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I thoroughly enjoyed reading this book! Erin Young's "The Fields" is not a book that I would classify as a "page-turner" but it kept me both engaged and interested until the last page. It is complex crime novel that takes place in rural Iowa. The characters were all well-developed, believable, and consistent (too often authors seem to establish a character's persona and then have him or her act completely "out of character"). I appreciated how the story weaves so many timely themes (gender, substance abuse, homelessness, etc.) together without sacrificing a compelling and driven narrative. My only critique is that this narrative does take a little effort to follow. There are a lot of characters and I found myself forgetting (at times) how they fit in to the bigger pictures. That being said, I highly recommend "The Fields" and am looking forward to another great offering from Erin Young in the future!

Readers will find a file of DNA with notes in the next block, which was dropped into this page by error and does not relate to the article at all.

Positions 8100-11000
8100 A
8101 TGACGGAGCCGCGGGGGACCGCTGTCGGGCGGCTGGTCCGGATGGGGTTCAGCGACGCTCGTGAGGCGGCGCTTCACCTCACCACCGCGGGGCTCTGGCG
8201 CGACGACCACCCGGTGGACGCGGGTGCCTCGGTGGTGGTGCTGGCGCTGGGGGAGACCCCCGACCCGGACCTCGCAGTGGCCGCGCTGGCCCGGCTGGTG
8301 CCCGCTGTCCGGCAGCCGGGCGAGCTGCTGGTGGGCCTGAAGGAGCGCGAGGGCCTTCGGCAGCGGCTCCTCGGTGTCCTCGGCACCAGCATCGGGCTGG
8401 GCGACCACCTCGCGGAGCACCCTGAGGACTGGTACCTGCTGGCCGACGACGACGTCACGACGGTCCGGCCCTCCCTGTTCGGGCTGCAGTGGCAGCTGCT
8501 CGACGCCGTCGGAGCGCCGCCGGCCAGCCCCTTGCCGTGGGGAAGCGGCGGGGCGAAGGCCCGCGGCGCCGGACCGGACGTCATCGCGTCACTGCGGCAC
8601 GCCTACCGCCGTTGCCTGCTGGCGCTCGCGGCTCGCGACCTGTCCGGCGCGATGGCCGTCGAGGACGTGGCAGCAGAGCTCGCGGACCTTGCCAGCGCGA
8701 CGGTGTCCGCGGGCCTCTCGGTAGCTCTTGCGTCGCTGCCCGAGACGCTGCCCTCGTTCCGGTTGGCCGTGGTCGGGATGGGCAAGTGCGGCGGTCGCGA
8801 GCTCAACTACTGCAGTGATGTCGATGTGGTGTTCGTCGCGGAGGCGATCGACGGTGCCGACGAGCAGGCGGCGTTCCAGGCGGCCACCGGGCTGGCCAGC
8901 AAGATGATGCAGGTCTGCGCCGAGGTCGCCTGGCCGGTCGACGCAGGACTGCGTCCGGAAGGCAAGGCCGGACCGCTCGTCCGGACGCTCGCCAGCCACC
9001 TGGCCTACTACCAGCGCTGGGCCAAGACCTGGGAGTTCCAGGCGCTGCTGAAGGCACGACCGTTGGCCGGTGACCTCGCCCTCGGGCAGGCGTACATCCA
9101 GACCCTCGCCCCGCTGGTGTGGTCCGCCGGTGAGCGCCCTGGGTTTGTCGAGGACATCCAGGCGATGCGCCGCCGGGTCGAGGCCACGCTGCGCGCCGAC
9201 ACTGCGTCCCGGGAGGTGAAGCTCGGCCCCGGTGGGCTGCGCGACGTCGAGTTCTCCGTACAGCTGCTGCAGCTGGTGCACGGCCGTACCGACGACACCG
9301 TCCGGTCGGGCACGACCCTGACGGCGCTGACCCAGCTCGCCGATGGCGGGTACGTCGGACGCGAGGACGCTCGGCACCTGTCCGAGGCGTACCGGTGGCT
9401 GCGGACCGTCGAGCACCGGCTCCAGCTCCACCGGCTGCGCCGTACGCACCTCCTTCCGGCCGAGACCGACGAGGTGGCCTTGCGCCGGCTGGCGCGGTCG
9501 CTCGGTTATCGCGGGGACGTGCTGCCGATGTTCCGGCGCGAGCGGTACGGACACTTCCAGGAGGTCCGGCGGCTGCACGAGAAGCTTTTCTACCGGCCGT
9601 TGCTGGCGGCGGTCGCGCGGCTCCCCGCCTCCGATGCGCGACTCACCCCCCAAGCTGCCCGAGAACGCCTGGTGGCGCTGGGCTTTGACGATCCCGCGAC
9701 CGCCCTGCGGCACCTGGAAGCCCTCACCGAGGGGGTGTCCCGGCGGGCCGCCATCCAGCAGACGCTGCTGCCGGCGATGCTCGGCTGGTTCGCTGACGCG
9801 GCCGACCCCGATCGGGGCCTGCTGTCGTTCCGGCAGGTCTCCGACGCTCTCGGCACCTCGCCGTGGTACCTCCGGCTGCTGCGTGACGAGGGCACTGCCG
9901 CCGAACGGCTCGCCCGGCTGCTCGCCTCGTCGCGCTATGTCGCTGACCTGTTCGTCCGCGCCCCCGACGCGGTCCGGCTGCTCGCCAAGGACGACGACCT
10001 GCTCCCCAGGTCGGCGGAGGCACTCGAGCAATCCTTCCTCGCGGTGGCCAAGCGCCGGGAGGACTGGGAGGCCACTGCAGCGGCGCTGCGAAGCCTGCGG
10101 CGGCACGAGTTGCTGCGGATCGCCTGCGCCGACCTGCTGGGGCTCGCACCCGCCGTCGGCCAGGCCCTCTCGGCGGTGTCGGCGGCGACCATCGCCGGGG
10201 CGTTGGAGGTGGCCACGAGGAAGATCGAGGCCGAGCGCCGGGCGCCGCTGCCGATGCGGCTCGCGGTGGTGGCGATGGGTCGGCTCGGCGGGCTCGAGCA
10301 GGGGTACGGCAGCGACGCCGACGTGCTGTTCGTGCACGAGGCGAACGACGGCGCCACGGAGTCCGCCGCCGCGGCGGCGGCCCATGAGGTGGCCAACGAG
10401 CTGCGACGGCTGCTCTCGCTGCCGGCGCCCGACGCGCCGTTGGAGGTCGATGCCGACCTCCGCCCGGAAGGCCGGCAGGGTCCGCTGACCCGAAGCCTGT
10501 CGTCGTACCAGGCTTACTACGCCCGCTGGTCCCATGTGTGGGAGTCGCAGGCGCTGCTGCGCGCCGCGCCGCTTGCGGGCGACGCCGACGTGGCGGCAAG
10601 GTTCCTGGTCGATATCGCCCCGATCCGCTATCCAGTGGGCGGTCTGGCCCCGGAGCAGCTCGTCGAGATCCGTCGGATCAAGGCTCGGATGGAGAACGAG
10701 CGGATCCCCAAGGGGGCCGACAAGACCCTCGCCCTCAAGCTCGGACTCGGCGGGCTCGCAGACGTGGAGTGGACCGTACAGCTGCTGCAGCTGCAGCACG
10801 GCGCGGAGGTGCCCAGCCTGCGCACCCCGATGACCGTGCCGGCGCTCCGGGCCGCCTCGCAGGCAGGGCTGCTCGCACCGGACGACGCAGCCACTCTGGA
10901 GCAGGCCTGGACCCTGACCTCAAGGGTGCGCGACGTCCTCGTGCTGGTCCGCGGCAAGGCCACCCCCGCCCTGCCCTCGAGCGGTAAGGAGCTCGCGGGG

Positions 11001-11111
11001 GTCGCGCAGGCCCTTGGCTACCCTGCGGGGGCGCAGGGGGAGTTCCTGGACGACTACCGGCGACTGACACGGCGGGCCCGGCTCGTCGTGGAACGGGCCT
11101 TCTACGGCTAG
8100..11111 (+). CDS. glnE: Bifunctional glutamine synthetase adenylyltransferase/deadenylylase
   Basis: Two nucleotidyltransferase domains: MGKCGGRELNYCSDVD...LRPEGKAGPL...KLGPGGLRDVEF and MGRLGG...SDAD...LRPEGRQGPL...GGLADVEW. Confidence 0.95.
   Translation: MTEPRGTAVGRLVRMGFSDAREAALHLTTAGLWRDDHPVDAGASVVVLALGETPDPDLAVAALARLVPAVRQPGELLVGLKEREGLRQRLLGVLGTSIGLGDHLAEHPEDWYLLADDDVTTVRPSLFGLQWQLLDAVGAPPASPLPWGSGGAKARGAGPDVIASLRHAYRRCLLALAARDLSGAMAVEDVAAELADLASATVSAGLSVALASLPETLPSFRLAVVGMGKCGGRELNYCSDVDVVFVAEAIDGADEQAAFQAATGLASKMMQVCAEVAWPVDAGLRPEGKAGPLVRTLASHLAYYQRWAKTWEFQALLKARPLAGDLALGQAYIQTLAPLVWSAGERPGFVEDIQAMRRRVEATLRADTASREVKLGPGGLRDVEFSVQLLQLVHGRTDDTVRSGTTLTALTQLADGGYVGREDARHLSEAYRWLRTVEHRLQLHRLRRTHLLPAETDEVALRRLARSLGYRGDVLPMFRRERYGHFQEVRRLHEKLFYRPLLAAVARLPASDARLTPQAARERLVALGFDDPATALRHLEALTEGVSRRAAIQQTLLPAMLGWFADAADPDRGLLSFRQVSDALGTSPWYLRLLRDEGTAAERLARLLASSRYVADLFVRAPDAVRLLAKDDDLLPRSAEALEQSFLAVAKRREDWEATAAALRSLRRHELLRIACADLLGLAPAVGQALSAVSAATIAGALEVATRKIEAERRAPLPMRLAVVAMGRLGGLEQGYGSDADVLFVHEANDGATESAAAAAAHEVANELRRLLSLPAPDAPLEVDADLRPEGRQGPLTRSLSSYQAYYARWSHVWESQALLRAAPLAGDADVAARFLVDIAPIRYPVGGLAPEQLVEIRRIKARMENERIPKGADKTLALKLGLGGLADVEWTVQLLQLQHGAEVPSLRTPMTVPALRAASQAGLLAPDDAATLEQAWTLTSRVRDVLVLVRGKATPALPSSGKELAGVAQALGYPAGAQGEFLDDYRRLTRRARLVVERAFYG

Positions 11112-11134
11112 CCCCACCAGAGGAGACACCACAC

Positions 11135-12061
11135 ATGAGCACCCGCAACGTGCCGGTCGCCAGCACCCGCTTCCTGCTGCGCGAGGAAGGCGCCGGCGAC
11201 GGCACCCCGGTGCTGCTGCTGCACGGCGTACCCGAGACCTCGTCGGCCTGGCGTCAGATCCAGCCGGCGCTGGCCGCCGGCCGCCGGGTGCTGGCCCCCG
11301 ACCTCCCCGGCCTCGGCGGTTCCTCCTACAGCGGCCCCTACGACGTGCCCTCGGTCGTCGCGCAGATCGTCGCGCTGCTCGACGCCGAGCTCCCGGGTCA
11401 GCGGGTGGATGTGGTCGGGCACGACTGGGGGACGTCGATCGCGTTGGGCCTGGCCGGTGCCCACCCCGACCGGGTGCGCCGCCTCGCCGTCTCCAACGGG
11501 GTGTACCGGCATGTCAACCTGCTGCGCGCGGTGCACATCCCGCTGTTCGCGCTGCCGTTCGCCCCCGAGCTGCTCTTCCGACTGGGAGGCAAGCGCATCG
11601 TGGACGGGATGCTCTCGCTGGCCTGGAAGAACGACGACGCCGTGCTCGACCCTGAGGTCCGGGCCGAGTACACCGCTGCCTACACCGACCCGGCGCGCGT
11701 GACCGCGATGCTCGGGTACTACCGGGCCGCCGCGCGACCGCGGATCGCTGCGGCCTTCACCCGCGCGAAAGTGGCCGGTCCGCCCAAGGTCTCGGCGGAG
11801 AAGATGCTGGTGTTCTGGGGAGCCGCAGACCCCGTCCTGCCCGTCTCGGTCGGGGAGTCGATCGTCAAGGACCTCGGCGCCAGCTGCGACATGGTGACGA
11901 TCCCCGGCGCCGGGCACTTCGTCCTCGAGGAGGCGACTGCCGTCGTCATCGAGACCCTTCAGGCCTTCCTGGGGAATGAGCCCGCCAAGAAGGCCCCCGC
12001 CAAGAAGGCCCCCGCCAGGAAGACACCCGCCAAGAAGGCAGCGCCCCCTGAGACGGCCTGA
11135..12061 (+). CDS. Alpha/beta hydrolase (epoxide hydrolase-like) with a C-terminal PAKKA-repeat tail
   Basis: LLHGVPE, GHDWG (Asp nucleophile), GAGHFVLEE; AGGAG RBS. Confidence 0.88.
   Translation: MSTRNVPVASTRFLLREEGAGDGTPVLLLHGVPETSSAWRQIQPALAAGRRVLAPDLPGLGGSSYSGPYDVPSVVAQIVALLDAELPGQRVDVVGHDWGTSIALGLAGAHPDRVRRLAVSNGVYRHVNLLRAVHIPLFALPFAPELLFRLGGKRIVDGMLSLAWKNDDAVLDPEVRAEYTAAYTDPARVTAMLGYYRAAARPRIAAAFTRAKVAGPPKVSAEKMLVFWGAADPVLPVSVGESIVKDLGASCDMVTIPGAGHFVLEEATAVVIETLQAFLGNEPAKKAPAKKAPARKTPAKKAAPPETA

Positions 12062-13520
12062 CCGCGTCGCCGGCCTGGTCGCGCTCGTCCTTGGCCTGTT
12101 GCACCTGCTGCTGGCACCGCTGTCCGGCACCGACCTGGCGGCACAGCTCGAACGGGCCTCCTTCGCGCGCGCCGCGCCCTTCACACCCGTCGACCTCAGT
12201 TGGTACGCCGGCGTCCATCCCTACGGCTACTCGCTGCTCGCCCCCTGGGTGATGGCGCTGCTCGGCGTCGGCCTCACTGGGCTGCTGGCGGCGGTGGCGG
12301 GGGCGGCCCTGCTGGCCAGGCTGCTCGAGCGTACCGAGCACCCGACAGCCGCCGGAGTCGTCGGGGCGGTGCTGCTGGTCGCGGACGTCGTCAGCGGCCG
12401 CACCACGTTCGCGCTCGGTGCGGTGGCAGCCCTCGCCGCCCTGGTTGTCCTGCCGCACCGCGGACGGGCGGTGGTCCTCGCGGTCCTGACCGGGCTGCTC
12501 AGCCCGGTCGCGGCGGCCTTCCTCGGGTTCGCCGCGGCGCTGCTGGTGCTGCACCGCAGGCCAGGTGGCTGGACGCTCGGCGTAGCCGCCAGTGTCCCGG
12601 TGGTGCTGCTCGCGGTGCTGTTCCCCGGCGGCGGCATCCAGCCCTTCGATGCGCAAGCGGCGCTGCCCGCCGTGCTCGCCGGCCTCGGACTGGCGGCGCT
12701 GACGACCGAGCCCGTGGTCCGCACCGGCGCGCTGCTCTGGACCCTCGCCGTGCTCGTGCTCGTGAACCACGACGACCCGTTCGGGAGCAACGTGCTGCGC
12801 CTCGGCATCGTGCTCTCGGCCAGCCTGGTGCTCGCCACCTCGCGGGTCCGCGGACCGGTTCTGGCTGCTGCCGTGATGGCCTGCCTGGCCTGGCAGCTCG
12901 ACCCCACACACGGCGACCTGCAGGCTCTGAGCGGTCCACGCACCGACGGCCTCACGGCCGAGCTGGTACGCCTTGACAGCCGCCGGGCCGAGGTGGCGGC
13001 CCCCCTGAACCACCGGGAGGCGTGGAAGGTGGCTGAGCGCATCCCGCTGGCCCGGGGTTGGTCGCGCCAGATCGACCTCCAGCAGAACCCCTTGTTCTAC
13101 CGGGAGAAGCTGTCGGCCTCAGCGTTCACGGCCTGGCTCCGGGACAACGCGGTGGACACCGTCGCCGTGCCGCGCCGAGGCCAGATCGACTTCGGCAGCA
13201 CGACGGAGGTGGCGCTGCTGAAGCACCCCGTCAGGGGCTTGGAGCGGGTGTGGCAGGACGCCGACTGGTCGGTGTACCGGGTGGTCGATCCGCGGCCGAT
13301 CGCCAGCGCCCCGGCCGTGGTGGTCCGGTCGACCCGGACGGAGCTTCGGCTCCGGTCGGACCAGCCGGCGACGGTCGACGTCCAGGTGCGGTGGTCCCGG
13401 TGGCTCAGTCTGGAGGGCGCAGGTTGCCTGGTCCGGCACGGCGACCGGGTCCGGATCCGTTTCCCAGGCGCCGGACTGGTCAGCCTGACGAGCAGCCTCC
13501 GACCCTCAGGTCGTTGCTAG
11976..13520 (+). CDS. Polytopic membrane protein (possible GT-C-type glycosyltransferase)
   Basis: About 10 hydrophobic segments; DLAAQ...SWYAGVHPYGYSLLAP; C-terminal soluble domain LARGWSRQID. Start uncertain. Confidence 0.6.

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Awesome debut crime thriller by Erin Young! Really loved Sgt Riley Fisher's character and learning about her past. Very interesting plot involving government corruption and Big agriculture. I liked how Young highlighted the horrific memories of her past and it really impacts the way the story unfolds. There are many unraveling secrets that eventually come out during Sgt. Riley's criminal investigation, which I really enjoyed reading!
Can't wait to read more by Erin Young!

Thank you NetGalley and Flatiron books for this ARC!

As the pub date comes closer, I will put my full review on Instagram @thrillersandcoffee

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In the Corn Belt of Iowa, big agricultural giant Agri-Co, dominated the market in hybrid seeds, fertilizer and pesticides, "the holy trinity of crop production." Corn breeding and genetic engineering-you name it, they're in it...". Zephyr Farms, part of a farm cooperative, was working on a new variety of seed. Winning the Food Prize at the Iowa State Fair would guarantee their future. It was less than two months to the State Fair. The upcoming gubernatorial election would follow. Agri-Co..."Too powerful to challenge. Too big to fail."